Risk of readmission for injury in patients with epilepsy in the United States – A population-based study

Churl Su Kwon, Parul Agrawal, Jonathan Goldstein, Mandip Dhamoon, Madhu Mazumdar, Nathalie Jetté

Research output: Contribution to journalArticlepeer-review

Abstract

Objective: The objective of this study was to determine the 30-day injury readmission risk among persons with epilepsy vs. without epilepsy using a nationally representative US database. Secondary objectives were to examine the factors associated with injury-related readmissions among those with epilepsy and identify specific causes of readmissions within 30 days of index admission. Methods: Hospitalized individuals of all ages with epilepsy as the primary diagnosis were identified using validated International Classification of Diseases, Ninth Revision, Clinical Modification (ICD-9-CM) codes in the 2014 Nationwide Readmission Database (NRD). Primary outcome was 30-day readmission for an injury defined by ICD-9-CM diagnosis codes following discharge from index hospitalization. Subgroup differences in the groups with epilepsy and without epilepsy were estimated using standardized mean difference scores that are calculated with means and variances of the covariates. Multinomial logistic regressions were conducted to determine the 30-day injury readmission risk and examine the factors associated with injury-related readmissions. Results: There were 60,074 unique persons with epilepsy (mean age: 42.53 years, female: 49.32%) and 9,282,952 without epilepsy (mean age: 44.46 years, female: 59.43%). A higher proportion of persons with epilepsy (n = 215, 0.34%) vs. without epilepsy (n = 22,783, 0.22%) had a 30-day readmission due to an injury. After adjusting for covariates, persons with epilepsy had higher odds of 30-day readmission due to an injury (adjusted OR: 1.40, 95% CI: 1.20–1.62, p < 0.0001). Factors associated with an injury-related readmission in persons with epilepsy include the following: increasing age (OR: 1.01, 95% CI: 1.00–1.02, p = 0.02), transfer to short term hospital/other facility (OR: 1.50, 95% CI: 1.00–2.27, p = 0.05), discharged against medical advice/discharge destination unknown (OR: 2.26, 95% CI: 1.40–4.45, p = 0.02), and higher Elixhauser comorbidity index (OR: 1.02, 95% CI: 1.01–1.03, p < 0.0001). Conclusions: Higher odds of 30-day injury readmissions were observed in persons with epilepsy vs. without epilepsy. Optimizing the management of comorbid conditions during the patient's index admission for epilepsy, minimizing discharges against medical advice, and fostering outreach programs to those who have been transferred to short-term hospitals or facilities may reduce 30-day readmissions due to an injury.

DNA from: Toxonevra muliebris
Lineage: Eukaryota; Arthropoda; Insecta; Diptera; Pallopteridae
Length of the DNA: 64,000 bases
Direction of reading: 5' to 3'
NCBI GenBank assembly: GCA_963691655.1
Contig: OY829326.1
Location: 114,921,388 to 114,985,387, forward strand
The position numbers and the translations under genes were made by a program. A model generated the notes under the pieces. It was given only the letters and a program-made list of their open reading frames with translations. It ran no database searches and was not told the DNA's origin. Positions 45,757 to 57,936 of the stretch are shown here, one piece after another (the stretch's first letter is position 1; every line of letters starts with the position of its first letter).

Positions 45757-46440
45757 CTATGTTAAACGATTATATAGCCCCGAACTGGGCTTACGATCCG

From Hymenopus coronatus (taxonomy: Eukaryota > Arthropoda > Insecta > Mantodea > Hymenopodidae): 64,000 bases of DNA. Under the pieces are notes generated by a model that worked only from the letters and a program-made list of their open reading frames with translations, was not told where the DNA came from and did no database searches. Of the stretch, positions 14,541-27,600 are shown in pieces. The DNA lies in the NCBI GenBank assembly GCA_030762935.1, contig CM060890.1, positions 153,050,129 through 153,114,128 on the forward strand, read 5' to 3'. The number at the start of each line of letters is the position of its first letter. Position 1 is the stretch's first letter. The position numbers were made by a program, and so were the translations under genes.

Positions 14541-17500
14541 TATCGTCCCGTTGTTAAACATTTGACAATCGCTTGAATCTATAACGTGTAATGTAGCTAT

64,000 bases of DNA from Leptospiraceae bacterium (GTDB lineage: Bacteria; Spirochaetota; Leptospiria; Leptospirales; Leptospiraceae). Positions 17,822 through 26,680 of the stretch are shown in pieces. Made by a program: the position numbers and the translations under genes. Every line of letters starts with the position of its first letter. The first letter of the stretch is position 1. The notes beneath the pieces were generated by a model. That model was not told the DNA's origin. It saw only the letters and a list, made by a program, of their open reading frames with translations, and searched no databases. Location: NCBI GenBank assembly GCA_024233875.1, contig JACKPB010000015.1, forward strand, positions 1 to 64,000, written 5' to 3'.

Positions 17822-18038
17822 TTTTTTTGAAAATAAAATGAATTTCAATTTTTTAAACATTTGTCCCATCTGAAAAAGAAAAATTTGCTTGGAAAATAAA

Original languageEnglish
Article number106651
JournalEpilepsy and Behavior
Volume102
DOIs
StatePublished - Jan 2020

Keywords

  • Epilepsy
  • Injury
  • National readmission database
  • Population-based

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